Pre-Budget Analysis at IIM Kozhikode; Panelists Propose Wish-list

Kochi: IIM Kozhikode’s (IIMK) campus in Kochi conducted a pre-Union Budget 2017 panel discussion on the theme, ‘India – An emerging economic powerhouse: Policies to boost competitiveness’.

The panelists included senior economists and public policy experts like Dr.  V. B. Athreya (Economist and Advisor, M.S. Swaminathan Research Foundation), T K Arun (Editor – Opinion, The Economic Times), Gajendra Haldea (I.A.S Former Advisor – Infrastructure & PPP to the Planning Commission) and. Ramana Kumar B (Founder, Ovopax Legal CA, Direct Tax Professional). Dr. Rudra Sensarma, Professor of Economics at IIMK, moderated the discussion.

Prof. Rudra Sensarma, Professor of Economics, IIMK, elaborating on the key topics for the panel discussion, noted that the two major reform periods (separated by 25 years) is being discussed viz., reforms in the year 1991 followed by the current government’s move for demonetization.  However, he also noted that that the devaluation of currency happened in 1966-67 which is 25 years earlier to 1990-91. This may also mean that Indians can probably breathe easy for another 25 years.

Some of the broad points discussed by eminent panelists were avenues to recover and grow the Indian economy from the effects of demonetization, tax reforms, enhancing public expenditure, financial stability, stressed assets in the banking system, doubling agriculture income and so on. The deliberations were on how India is at the crossroads of an economic power-house in the making. The panel elaborated on policy measures which will accelerate India’s growth to be one of the emerging economic powerhouses.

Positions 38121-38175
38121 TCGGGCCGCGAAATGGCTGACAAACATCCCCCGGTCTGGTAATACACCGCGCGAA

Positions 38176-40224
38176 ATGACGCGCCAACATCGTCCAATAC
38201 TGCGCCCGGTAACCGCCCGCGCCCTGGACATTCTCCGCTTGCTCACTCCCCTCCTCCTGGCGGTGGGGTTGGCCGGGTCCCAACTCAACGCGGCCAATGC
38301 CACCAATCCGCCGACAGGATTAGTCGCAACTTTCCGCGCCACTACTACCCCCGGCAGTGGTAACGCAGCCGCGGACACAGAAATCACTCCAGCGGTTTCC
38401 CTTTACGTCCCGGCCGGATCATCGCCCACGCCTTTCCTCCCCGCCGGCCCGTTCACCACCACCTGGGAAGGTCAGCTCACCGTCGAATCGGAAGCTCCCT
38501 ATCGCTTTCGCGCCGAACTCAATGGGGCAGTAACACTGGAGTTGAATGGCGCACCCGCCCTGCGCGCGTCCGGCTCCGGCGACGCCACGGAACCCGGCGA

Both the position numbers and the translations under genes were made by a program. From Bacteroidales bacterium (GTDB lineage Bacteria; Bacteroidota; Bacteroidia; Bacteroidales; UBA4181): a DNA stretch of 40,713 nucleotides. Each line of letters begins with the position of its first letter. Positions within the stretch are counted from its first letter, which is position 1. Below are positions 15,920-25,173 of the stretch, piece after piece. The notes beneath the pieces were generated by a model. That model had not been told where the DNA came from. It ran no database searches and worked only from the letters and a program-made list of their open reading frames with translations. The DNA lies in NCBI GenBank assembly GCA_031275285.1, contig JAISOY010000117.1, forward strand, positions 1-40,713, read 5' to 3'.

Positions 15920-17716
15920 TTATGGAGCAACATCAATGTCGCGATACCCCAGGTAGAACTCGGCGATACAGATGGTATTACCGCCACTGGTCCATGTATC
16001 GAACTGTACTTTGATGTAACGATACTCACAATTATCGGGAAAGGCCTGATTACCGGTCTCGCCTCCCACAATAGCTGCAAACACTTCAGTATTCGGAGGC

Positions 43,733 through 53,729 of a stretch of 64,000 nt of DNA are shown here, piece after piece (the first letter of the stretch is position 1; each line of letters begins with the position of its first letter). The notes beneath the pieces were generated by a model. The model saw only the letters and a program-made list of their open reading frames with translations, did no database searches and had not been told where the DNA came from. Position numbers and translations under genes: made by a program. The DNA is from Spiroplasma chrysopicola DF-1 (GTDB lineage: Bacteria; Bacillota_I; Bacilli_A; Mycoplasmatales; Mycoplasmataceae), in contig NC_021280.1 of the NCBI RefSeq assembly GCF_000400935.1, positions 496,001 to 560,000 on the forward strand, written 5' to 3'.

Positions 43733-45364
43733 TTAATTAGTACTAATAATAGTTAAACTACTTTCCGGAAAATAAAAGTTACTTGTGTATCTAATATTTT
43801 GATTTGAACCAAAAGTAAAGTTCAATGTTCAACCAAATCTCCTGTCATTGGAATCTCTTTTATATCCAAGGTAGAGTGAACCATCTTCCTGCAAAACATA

Gajendra Haldea, at the session, spoke from a macroeconomic perspective and highlighted the robust and resilient growth trajectory of Indian economy. He said, “The reduction in government spending as a proportion of GDP during the last decade is due to enhanced private sector investment.” In order to make growth sustainable and to fund higher planned public expenditure, policy makers must devise policy and institutional arrangements to enhance private investments.

Given the rise in stressed assets in the banking system coupled with the large quantum of resources needed for banks’ recapitalisation, Haldea expected that capital formation will not improve much in the short run and the direct impact of this will be felt in infrastructure investments. These issues have to be addressed by sustained government policies aimed at creating an environment of trust to encourage private and foreign investment. These measures would free precious government resources for utilization in welfare oriented investments programs viz. creation of rural employment opportunities, health, education etc. He emphasized that this budget should come up with actionable policy measures to achieve the stated goals of doubling agriculture income, increase in manufacturing activity, investment in infrastructure etc. However, he cautioned that in view of the elections in five states, one may expect populist measures to alleviate the pain caused by demonetization rather than what is needed for the economy.

T K Arun argued for enhanced public expenditure through reining in fiscal deficit.  Over the last 2 decades, taxation revenue has become more balanced between direct and indirect taxes. Hence the government must focus on reforming tax administration. At the same time, policy makers should focus on attracting foreign investments by committing to a credible Indian growth story. This can be done by addressing issues related to project implementation, regulatory and judicial mechanism, and corruption leakages. A significant step towards this would be by regulating funding of political parties. He further added, in a globalized world, for sustaining growth and development, there is a need to ensure financial stability by reducing the exposure to foreign exchange fluctuations.  The proportion of stressed assets in the banking system is very high, 12% which itself is an understatement ‘Ever greening’.